Posts Tagged ‘characters with mental illness’

Okay, technically this film is a 2019 film, but it’s being released in the States in 2021, so that’s the designation I’m going with.

Also, just a little background for my non-Jewish readers: in Judaism, it’s traditional that when someone dies, the body is constantly watched over and had Psalms recited over in order to comfort the soul of the deceased. The person doing this is known as a shomer, or a guardian. Usually this is done by friends and family of the deceased, but occasionally people are paid to be shomrim. This is all explained in the movie, I just wanted to put it upfront here.

And to complain that nobody ever hired me to be a shomer while I was job hunting. Seriously, I have experience with dead bodies and I charge reasonable rates. I would have been great at it!

Okay, onto the review. The Vigil follows Yaakov Ronen, a Jewish man who has left his ultra-Orthodox community for a more moderate style of Jewish living after a terrible tragedy befalls him. His old rabbi asks him to be a shomer for a man who has recently died. Desperate for money, Yaakov agrees, but soon finds himself up against an ancient evil that oppressed the deceased in life, and is now looking for a new victim to torment.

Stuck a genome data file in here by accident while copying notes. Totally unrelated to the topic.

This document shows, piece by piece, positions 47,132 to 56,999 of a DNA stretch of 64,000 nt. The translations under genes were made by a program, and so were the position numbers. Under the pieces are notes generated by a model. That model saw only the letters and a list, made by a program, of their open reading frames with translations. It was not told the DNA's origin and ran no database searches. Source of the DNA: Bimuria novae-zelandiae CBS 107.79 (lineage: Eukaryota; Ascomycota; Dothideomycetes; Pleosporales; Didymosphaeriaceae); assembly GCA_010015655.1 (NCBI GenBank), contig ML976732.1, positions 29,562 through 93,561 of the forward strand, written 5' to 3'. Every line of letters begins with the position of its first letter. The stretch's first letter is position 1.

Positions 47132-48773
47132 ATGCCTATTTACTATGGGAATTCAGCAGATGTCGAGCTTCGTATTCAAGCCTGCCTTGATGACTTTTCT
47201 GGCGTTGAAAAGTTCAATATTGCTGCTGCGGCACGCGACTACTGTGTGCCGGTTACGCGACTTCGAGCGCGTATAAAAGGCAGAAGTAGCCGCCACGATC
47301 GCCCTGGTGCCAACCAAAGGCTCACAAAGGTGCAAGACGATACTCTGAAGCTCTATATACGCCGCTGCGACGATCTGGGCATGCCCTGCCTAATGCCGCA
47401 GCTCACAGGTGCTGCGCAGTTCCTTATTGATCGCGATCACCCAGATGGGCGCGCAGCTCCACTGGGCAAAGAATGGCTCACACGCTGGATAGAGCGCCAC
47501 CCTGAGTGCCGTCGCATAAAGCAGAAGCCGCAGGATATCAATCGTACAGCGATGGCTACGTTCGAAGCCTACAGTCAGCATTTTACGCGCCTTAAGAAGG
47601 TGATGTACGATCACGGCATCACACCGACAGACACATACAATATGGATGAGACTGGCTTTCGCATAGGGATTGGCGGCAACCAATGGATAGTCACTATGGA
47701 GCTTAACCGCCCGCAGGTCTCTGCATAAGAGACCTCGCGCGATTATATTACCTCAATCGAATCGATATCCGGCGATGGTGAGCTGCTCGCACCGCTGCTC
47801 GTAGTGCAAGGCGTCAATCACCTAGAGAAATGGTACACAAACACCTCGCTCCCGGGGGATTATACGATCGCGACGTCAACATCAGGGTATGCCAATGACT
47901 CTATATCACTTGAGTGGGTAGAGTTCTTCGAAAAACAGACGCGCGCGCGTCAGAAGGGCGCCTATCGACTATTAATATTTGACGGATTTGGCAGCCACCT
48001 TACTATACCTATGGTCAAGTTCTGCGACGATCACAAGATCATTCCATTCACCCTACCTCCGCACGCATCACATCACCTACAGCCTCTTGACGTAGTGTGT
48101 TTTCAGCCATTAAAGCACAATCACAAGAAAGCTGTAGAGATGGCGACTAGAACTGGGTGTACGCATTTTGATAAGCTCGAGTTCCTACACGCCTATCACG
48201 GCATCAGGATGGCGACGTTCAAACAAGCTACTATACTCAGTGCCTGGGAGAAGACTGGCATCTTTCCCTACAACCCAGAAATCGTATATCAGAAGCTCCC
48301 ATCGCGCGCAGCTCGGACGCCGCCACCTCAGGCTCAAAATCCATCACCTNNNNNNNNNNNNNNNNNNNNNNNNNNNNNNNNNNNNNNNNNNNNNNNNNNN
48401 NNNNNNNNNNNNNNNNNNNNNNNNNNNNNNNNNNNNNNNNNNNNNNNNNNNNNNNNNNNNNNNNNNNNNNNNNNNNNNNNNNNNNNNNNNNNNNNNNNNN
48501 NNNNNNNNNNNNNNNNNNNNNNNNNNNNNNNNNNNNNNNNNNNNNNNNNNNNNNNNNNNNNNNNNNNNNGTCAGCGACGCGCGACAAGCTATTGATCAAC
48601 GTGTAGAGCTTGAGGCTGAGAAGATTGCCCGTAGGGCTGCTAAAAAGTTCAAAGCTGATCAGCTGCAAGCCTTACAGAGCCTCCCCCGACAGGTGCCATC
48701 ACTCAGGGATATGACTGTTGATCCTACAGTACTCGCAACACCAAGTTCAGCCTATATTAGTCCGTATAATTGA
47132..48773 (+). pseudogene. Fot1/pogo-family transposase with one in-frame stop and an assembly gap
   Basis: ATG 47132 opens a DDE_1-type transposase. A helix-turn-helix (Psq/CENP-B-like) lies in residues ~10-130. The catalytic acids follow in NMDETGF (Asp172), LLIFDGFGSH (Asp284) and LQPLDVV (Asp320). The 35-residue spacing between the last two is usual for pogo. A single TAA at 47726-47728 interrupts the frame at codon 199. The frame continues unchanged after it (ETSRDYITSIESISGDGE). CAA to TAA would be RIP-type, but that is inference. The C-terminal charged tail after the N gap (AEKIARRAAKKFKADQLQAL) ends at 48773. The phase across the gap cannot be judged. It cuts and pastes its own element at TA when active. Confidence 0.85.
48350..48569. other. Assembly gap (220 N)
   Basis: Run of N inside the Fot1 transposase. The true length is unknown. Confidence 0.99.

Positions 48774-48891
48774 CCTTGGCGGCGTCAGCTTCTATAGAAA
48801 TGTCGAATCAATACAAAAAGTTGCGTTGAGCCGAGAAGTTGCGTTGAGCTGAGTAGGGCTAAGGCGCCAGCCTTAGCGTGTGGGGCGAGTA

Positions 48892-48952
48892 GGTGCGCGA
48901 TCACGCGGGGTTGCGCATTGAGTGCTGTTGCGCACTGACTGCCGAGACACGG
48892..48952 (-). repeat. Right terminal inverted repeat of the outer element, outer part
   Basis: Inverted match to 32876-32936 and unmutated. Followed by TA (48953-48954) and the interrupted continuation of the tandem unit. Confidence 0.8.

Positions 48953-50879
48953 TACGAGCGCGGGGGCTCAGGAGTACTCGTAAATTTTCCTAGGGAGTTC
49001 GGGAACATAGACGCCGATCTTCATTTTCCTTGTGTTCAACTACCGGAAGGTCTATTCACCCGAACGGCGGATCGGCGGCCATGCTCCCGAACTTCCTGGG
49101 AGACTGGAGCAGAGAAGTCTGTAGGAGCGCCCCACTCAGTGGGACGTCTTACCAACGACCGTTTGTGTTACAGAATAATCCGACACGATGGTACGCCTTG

Wow, this movie did not disappoint. It took what could have been just regular popcorn horror movie fodder and made something really amazing out of it. Camera work and lighting is used really effectively to build a tense, creepy mood. There are these long, uncomfortable moments where we’re forced to watch as Yaakov uses his phone or gets comfortable around the body, which is laying in the living room under a shroud like something out of the Victorian era. You really get to know the folds and creases in the blanket, and it makes things creepy and disconcerting.

The monster of the movie, a Jewish demon called a mazzik,* is also well done. I’ve said this before, but showing too much of the monster can backfire on films, especially in popcorn horror films. Thankfully, the filmmakers keep the mazzik hard to see throughout the film, and that only adds to the terror. Like no matter what, you can’t truly see, let alone comprehend, this creature.